The second is the risk of misuse. Family Fund will only give out vouchers for this grant and require an evaluation form to be completed to find out the impact and alleviate the risk of the grant not directly supporting a sibling.
We will send an impact report updating on the effect of their donation. The report will detail the number of grants issued to children in geographical areas and provide personal experiences from a selection of the siblings and families we’ve reached.
Budget - Project Cost: £5,000Loading graph....
Amount Heading Description £4,750 Shopping Vouchers 100 x £50 Love to shop vouchers. Each costing £47.50 £15 Printing Printing costs for letters and correspondance with the family £35 Postage Cost for posting the letters and vouchers £200 Administration costs Cost of administration and reporting.
Current Funding / Pledges
Source Amount Family Fund Business Services £85,000 Guaranteed
We are the largest UK wide provider of financial grants to low-income families raising disabled and seriously ill children. We undertake regular research into the lives of families we support and have identified that greater support is required for siblings.
We distribute grants where the need is greatest by targeting the poorest demographics and constituencies in the UK. This project will be distributed throughout England, Scotland, Wales & Northern Ireland where the need is greatest.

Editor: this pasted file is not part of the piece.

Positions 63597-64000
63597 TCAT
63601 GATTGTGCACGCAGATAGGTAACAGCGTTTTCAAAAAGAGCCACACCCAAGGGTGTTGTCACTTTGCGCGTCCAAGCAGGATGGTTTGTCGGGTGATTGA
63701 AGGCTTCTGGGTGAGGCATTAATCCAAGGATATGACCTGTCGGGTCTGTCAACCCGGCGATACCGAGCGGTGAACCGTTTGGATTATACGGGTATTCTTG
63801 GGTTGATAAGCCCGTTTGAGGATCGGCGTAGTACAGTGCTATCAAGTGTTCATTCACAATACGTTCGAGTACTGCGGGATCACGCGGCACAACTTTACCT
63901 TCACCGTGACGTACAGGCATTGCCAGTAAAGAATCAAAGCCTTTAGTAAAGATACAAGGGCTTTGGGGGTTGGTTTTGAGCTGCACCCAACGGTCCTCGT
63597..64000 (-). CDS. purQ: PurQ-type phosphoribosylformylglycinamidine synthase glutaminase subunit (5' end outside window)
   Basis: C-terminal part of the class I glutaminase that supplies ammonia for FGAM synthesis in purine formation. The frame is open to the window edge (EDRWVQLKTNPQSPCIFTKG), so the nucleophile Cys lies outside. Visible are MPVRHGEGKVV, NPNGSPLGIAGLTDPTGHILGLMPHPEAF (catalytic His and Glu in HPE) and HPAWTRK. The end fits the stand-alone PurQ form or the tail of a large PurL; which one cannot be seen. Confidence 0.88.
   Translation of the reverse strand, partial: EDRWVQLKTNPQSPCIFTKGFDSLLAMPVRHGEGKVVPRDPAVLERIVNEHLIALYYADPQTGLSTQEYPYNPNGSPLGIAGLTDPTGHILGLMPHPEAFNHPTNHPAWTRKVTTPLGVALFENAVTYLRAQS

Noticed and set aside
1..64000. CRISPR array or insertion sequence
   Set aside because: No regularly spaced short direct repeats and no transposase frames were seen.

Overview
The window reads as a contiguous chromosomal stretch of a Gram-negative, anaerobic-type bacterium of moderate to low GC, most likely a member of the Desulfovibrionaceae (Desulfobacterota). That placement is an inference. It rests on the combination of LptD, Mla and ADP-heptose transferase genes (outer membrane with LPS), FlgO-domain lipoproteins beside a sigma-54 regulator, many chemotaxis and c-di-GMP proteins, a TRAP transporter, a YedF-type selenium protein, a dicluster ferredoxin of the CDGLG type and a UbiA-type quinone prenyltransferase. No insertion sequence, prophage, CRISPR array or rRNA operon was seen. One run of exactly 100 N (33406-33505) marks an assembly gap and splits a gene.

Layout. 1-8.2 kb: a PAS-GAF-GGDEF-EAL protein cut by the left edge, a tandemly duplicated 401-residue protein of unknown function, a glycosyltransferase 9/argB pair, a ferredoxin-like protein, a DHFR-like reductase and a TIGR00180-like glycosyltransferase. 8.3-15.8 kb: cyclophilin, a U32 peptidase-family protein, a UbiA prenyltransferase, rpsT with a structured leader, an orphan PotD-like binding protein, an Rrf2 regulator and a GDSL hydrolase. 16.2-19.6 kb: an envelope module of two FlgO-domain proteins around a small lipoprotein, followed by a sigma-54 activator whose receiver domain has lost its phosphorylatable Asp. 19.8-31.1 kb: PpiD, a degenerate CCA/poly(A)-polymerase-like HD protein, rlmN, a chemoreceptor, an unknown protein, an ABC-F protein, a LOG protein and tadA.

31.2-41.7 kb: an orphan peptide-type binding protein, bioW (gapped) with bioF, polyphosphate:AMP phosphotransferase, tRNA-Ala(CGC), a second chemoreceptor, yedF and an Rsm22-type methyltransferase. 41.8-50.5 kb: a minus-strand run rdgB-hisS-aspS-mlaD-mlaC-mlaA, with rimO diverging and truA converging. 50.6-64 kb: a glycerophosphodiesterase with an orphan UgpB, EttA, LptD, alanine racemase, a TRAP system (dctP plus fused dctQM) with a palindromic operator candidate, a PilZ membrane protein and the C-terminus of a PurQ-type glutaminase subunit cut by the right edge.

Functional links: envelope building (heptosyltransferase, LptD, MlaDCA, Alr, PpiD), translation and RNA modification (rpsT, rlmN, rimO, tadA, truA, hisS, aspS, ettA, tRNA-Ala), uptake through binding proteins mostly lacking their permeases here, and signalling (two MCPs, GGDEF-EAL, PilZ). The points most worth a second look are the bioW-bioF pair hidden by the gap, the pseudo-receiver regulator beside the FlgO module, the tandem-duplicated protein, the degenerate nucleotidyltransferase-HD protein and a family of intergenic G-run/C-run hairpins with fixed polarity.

Family Fund works to support families raising disabled and seriously ill children. This support extends to the brothers and sisters in these families. Siblings Matter Too will focus on providing a small grant to the thousands of siblings across the UK who deserve recognition.
The family will have access to our network of families and provide ongoing support which will increase their self-esteem, health and wellbeing.
Family Fund has over 40 years’ experience administering grants and working with low income families supporting disabled or seriously ill children. We have reporting mechanisms in place to award the grants, provide feedback and a large database of families. In 2015, we were also involved in the University of Portsmouth report Do Siblings Matter Too? Research was gathered from 2,000 families supported by Family Fund and formed the basis for setting up the grant scheme responding to the findings.
Read more about the Charity running this project.
Alex is the Charity’s Grant Services Supervisor and has over 21 years’ experience of administering grant and identifying the greatest need.
Jo joined Family Fund in 1984. She will monitor the grant evaluations and ensure we provide the full support and signposting available.
Could provide one brother or sister of a disabled child with a Siblings Matter Too grant.
When I received the grant, it made me feel happy that someone else thinks I’ve been good and deserve a surprise, and not just Oliver all the time. I love my brother but sometimes I have to miss out on doing things because he doesn’t like to go, or mammy & daddy have to spend a bit more time with him